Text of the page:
Background: The benefits of weight loss programs on mood, cognitive, and motor behavior are largely limited to those of calorie restriction or exercise alone. Our aim was to investigate the effect of combined calorie restriction and aerobic exercise intervention on mood, brain activity, and cognitive and motor behavior in overweight and obese women. Methods: Participants aged 36–56 years were randomized to either a control or an experimental group (aerobic exercise + 12.5% energy intake reduction) for a 6-month period. Changes in brain-derived neurotrophic factor levels, mood, prefrontal cortex activity, cognitive and motor performance were assessed. Results: Confusion and depression increased in the control group (P < .05), whereas tension decreased in the experimental group (P < .05). Brain-derived neurotrophic factor level and learning of a speed–accuracy task remained unchanged. Although prefrontal cortex activity and executive functions were not affected, the reaction time of visual scanning and associative learning were improved in the experimental group (P < .05). An improvement in reaction time during the speed–accuracy task was observed (P < .05). Conclusion: Combined calorie restriction and aerobic exercise intervention improved the psychosocial state, had little impact on cognition, and no effect on brain activity and learning of the speed–accuracy task.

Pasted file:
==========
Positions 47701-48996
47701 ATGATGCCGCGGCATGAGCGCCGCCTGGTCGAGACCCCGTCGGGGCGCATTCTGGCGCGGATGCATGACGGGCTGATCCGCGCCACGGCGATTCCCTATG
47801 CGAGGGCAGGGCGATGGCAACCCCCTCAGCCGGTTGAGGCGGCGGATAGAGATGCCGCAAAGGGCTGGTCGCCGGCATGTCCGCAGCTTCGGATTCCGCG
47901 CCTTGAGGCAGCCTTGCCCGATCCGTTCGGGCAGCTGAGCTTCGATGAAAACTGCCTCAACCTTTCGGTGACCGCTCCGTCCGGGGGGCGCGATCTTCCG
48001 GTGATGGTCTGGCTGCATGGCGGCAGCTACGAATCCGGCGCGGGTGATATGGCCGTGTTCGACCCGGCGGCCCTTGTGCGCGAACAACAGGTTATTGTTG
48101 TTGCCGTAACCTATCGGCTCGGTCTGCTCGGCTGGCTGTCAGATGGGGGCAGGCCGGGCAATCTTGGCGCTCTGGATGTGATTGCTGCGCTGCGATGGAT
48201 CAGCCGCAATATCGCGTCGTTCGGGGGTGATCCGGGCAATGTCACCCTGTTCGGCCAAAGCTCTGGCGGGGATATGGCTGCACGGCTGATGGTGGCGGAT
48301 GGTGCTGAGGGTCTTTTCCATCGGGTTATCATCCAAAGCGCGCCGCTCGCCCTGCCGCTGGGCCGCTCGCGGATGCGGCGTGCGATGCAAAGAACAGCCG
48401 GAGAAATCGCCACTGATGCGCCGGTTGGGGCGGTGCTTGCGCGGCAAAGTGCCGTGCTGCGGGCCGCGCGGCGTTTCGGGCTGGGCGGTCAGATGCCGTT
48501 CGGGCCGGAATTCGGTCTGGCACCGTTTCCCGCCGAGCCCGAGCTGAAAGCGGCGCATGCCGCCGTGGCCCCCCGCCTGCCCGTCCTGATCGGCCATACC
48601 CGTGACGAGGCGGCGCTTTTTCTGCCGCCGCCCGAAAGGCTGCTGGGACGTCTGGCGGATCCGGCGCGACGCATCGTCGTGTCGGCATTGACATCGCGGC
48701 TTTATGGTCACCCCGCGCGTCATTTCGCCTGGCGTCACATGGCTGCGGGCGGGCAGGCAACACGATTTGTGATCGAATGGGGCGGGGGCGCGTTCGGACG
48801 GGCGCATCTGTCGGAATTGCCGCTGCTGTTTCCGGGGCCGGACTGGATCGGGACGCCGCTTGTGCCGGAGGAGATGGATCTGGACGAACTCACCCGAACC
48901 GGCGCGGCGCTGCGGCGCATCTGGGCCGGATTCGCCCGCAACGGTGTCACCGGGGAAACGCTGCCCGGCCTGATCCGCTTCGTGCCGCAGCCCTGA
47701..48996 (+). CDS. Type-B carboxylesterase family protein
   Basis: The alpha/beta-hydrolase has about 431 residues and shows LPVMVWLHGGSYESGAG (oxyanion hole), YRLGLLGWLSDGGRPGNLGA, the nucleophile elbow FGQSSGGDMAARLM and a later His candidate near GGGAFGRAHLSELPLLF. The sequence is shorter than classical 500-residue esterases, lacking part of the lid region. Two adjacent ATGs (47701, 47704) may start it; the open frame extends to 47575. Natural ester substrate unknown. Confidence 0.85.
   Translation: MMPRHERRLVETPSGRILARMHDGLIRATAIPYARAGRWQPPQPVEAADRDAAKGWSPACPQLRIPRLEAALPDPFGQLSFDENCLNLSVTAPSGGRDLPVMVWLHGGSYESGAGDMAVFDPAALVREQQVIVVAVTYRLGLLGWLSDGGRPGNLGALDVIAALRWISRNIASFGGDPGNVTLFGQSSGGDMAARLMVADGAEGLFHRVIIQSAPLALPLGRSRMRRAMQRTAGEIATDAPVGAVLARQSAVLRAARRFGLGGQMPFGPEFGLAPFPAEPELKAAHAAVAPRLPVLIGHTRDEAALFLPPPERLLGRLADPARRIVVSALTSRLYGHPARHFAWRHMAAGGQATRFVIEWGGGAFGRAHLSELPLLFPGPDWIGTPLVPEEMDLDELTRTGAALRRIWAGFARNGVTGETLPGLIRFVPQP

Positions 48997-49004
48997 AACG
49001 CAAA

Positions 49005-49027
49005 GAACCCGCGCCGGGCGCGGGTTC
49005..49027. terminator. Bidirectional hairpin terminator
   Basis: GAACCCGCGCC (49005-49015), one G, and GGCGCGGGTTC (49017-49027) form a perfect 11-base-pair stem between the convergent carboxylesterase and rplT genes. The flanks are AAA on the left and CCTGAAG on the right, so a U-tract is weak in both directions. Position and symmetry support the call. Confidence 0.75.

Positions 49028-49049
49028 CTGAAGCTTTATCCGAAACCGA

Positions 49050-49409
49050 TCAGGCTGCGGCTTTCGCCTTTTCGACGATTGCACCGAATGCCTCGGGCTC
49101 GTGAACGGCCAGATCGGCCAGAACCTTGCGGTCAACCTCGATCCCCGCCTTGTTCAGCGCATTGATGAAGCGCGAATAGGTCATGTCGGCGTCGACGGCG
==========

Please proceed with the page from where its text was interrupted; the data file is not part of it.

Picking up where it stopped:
Laura Žlibinaitė, Rima Solianik, Daiva Vizbaraitė, Dalia Mickevičienė and Albertas Skurvydas
Dalia Mickeviciene, Renata Rutkauskaite, Dovile Valanciene, Diana Karanauskiene, Marius Brazaitis and Albertas Skurvydas
The aim of the study was to establish whether there were differences in speed–accuracy movement learning strategies between children, young adults, and older adults. A total of 30 boys, 30 young adult men, and 30 older men were seated in a special chair at a table with a Dynamic Parameter Analyzer 1. Participants had to perform a speed–accuracy task with the right-dominant hand. It may be assumed that the motor variables of children are more prone to change during the fast learning process than those of young adults and older adults and that the development of internal models is more changeable in children than in young adults and the older adults during the fast adaptation-based learning process.